Lichens on the stone walls of the church.
The porch was built in the 18th century. Many church porches are large because in the past couples were often married in the porch as the ceremony mentions "carnal sin" and the couple following the service were finally allowed to enter the church itself for a blessing.
It was lovely to see the teasels being left for the birds to enjoy.
This stained glass window shows a fawn - a symbol of St Giles - the fawn was reputed to have provided St Giles with milk when he was a recluse.
Late thirteenth century glass can be seen at the top of this window.
The parish chest is believed to be Norman and could even predate the church. It was hewn from a tree trunk and chests like these were once used to store parish records.
Medieval wall paintings representing the Day of Judgement and dating back to the fourteenth century. These "Doom Paintings" were covered with whitewash during the Protestant Reformation after 1547. They were only discovered in 1927 when funeral hatchments were removed from the wall. Unfortunately the paintings were damaged as plaster was peeled off but they have since been restored. The photos below were taken on a previous visit as for some reason the photos taken last week failed to show so much detai1.
An old sundial on one of the exterior church walls. Scratch dials or Mass Dials were used when a stick was inserted into the centre to use the sun to tell the times to celebrate mass.
Arrow sharpening slits on the church wall from a time when men were expected to practice archery every Sunday.
This is the Tower of Atonement which was added in the late Fifteenth century by Nicholas Brome, Lord of Baddesley Clinton as an act of atonement for murdering a priest around 1483 at Baddesley Clinton for "finding him in his parlour chockings his wife under ye chinne" (Ferrars). He's been mentioned before in this blog - he is actually buried at nearby Baddesley Clinton in an upright position by the church door so people walk over him as they enter the church - another act of atonement for the murder he committed. In Baddesley Clinton House there is actually a "blood stain" on the floor originally said to be from the murder although I seem to remember it has been tested and found to be pig's blood.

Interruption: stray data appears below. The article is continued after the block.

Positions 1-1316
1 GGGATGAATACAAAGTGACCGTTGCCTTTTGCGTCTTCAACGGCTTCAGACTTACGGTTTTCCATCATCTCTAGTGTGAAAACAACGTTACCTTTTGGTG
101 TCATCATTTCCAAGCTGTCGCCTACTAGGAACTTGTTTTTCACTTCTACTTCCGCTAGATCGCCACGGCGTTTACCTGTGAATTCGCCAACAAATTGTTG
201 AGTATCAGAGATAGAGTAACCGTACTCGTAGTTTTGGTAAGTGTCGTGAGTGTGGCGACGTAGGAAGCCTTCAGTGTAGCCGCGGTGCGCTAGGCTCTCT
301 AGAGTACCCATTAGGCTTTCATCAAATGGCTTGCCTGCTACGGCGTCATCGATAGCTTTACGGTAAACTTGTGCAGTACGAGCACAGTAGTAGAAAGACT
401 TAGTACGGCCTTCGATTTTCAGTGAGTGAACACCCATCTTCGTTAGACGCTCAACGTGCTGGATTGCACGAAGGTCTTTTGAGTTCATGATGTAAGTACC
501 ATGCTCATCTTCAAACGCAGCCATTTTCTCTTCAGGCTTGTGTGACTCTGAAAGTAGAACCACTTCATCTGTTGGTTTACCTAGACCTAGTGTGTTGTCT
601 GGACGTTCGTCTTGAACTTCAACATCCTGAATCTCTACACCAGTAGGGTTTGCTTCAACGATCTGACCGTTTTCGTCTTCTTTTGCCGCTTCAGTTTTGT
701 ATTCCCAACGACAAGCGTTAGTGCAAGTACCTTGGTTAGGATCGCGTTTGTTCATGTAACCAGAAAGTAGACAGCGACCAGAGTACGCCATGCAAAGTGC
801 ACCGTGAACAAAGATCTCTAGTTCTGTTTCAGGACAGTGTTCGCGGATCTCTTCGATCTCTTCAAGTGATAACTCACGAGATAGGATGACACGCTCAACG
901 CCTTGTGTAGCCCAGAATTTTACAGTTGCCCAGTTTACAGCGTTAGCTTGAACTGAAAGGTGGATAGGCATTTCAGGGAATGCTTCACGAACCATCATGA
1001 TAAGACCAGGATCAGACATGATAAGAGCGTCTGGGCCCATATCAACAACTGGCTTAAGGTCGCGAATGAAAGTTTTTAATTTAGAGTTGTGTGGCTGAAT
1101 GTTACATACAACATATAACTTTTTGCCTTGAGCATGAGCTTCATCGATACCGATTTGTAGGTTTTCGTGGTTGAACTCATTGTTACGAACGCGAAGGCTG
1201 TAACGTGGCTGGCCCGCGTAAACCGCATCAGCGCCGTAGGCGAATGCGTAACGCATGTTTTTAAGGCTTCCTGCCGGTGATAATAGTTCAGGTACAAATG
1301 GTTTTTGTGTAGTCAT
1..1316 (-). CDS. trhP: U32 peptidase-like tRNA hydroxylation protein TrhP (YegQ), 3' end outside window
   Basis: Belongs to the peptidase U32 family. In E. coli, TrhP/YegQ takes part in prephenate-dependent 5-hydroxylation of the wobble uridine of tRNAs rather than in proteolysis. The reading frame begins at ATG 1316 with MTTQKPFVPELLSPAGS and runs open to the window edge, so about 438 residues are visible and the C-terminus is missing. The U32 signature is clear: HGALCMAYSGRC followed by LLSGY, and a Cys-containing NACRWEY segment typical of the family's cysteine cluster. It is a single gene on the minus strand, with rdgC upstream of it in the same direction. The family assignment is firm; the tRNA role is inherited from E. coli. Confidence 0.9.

Packwood Hall is now privately owned so I couldn't get any closer than this to take a photo but the building dates back to Medieval times. Edith Holden, author of The "Country Diary of an Edwardian Lady" written in 1906 mentions visiting the Hall and being shown a lamb by the farmer. She also mentions seeing snowdrops at the hall and in the churchyard. Much of the filming for the ITV series on Edith took place around Packwood.
An interesting tree stump, rosehips and beech leaves.
Sadly no lambs yet but plenty of sheep feeding in a field adjacent to the church. As you can see they spotted me very quickly :)